Originally Posted by SherazNJ
Are you referring to the projector noise in high lamp or the noise is image due to lamp being in high mode? If its the projector making noise, I think I might be ok since I had no issue running Sony 600ES in high mode. Projector is mounted around 5 1/2 feet behind MLP and therefore, once the movie starts, it disappears (at least it did with Sony).
I'm referring to projector noise (audible). You might say that now, but when you're faced with the choice of running it in the "loud" mode, vs the "quiet" mode, I think most would choose quiet. It's not about whether the noise is an issue or not, most HT projectors are quiet enough that, as you say, they disappear once the movie starts, the issue is if you want to run it in the louder mode or not. And even though high lamp is quite quiet compared to other projectors, on the JVCs (I'm going off my RS4910 experience here) low is all but silent which is very nice when you hit those quiet passages.
As you mentioned that the most important is cost of lamp, noise, and getting the most contrast I can. Cost isn't important to me. Noise might not be an issue. For getting most contrast, you mentioned that room plays the most important role. I have taken care of that already.
Then you're 99.9% of the way there. Frankly the contrast advantage/difference between settings is largely theoretical. I'm of the camp, based on my experience, that you need order of magnitude differences in contrast for it to be "noticeable". By noticeable I mean not requiring side by side/split screen comparisons to identify it. My Planar 8150 (15,000:1 dynamic, ~2500:1 native) is noticeably different contrast wise than my RS4910 (~300,000:1+ dynamic, 35,000:1 native), but I can't say I've ever really noticed any contrast difference by changing settings on my JVC (other than enabling the DI makes a difference, ah ha! order of magnitude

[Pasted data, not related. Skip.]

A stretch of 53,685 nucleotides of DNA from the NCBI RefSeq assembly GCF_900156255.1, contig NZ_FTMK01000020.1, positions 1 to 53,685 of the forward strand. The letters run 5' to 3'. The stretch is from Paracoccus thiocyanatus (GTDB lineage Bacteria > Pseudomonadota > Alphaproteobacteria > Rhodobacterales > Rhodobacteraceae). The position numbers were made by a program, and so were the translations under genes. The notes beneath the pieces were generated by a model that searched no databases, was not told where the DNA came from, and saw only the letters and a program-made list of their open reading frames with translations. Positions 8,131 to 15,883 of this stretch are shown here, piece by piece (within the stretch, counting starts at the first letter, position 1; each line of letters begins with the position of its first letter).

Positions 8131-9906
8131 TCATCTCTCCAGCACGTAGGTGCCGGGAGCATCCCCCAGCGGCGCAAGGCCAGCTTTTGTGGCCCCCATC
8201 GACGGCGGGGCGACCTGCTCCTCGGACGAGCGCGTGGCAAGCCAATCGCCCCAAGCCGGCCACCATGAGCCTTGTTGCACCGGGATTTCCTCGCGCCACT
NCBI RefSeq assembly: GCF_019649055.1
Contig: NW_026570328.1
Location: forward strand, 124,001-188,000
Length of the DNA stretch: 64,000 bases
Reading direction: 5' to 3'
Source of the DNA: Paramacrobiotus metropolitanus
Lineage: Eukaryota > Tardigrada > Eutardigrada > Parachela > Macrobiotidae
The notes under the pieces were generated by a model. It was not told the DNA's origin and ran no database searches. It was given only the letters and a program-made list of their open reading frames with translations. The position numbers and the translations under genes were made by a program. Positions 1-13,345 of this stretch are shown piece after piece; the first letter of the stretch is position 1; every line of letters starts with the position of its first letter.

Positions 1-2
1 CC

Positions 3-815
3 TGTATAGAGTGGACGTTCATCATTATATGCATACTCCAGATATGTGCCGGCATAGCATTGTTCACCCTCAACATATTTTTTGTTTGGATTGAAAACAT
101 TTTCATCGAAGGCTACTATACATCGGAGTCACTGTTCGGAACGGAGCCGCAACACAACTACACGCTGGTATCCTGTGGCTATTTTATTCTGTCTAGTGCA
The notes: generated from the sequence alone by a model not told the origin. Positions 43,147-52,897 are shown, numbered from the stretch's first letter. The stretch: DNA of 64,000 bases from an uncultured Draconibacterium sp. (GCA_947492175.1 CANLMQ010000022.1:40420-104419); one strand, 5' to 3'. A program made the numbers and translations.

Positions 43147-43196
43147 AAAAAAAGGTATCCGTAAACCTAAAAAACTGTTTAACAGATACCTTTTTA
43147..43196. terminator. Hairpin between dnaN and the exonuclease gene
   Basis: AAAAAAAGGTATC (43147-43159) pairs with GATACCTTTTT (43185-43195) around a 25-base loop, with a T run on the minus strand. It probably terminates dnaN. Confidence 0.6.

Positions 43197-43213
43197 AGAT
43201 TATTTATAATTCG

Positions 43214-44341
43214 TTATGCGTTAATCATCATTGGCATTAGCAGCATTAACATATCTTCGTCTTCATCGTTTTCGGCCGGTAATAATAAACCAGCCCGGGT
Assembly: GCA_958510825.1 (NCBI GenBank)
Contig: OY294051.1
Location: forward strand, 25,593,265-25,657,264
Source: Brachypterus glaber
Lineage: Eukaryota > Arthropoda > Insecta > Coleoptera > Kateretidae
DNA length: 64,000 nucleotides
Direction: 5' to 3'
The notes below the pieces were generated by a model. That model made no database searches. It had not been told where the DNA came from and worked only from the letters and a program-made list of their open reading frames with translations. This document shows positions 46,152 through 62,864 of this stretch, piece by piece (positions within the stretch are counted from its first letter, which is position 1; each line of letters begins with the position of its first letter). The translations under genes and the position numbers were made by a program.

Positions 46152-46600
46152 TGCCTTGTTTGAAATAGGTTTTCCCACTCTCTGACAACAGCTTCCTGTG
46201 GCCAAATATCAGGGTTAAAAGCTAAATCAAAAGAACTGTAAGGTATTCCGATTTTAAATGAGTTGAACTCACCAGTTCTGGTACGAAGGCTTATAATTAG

So it seems like from all the comments, one should try to get more on/off contrast as compared to ANSI because ANSI ratio is not 100% applicable to watching movie. To increase on/off, best is to keep iris on lower side. If this requires high lamp and cost/noise is not an issue then its the way to go.
Did I get it right.
I guess what I'm getting at is, it's good to consider your setup, consider throw, and lamp mode etc, and just not worry about contrast. You've made your choice in projector, and treated your room, that's 99.9% of the equation. Anything else you do/change, any settings are unlikely to make any sort of visible difference (outside of enabling the DI or not). The difference in noise between high and low lamp will be much more noticeable than the difference between -5 and -10 on the iris.
Further you'll get greater dynamic contrast (lower absolute black floor for fade to blacks) with the iris at -5 than -10. If low lamp produces enough brightness, I'd just run that, and save high lamp for 3D or when the lamp ages.